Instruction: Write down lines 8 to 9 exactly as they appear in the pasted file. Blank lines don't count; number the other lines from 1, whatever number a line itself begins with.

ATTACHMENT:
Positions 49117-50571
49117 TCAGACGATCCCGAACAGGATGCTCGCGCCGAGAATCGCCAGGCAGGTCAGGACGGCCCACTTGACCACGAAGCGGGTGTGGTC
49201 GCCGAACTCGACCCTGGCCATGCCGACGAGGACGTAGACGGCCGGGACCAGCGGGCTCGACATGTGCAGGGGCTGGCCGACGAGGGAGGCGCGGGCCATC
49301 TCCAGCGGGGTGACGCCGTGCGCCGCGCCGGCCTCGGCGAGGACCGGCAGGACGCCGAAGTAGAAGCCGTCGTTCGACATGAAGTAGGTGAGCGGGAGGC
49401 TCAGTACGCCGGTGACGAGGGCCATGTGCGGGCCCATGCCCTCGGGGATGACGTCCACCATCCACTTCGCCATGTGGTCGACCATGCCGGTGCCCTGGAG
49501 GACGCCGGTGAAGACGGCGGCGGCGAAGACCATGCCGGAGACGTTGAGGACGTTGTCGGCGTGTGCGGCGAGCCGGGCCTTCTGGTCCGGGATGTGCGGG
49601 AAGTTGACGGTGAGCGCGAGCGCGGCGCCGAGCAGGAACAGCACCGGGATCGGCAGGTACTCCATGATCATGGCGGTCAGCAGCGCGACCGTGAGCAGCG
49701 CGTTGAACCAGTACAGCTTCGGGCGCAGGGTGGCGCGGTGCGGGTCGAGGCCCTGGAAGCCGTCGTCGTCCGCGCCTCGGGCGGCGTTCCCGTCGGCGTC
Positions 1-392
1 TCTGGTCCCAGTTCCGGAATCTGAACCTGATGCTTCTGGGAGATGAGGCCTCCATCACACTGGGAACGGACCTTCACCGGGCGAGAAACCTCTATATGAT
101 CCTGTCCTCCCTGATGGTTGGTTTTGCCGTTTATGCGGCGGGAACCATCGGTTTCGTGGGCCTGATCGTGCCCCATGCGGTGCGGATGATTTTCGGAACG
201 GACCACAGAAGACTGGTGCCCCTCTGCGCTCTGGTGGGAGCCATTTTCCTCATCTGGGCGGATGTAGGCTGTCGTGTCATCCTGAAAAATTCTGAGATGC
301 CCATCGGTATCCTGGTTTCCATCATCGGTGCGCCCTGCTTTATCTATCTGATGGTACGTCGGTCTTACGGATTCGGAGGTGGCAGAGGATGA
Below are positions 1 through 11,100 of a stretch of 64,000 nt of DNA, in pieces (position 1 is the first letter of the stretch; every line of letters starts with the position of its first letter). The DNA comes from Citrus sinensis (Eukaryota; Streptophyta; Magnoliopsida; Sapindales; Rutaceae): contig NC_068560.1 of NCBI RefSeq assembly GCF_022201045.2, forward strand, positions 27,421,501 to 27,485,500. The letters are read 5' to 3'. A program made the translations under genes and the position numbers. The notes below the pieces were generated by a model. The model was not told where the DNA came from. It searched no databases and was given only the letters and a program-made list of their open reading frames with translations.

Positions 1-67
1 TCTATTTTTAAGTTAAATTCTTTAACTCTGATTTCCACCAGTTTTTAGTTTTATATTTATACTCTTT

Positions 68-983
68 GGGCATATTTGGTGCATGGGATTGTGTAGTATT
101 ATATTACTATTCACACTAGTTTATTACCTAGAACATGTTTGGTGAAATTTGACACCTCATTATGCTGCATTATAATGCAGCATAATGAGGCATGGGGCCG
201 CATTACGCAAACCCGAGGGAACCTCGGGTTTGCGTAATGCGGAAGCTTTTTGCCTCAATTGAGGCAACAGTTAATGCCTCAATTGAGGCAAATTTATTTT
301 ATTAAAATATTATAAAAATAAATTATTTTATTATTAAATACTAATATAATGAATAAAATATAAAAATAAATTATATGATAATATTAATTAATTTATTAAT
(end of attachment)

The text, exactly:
49701 CGTTGAACCAGTACAGCTTCGGGCGCAGGGTGGCGCGGTGCGGGTCGAGGCCCTGGAAGCCGTCGTCGTCCGCGCCTCGGGCGGCGTTCCCGTCGGCGTC
Positions 1-392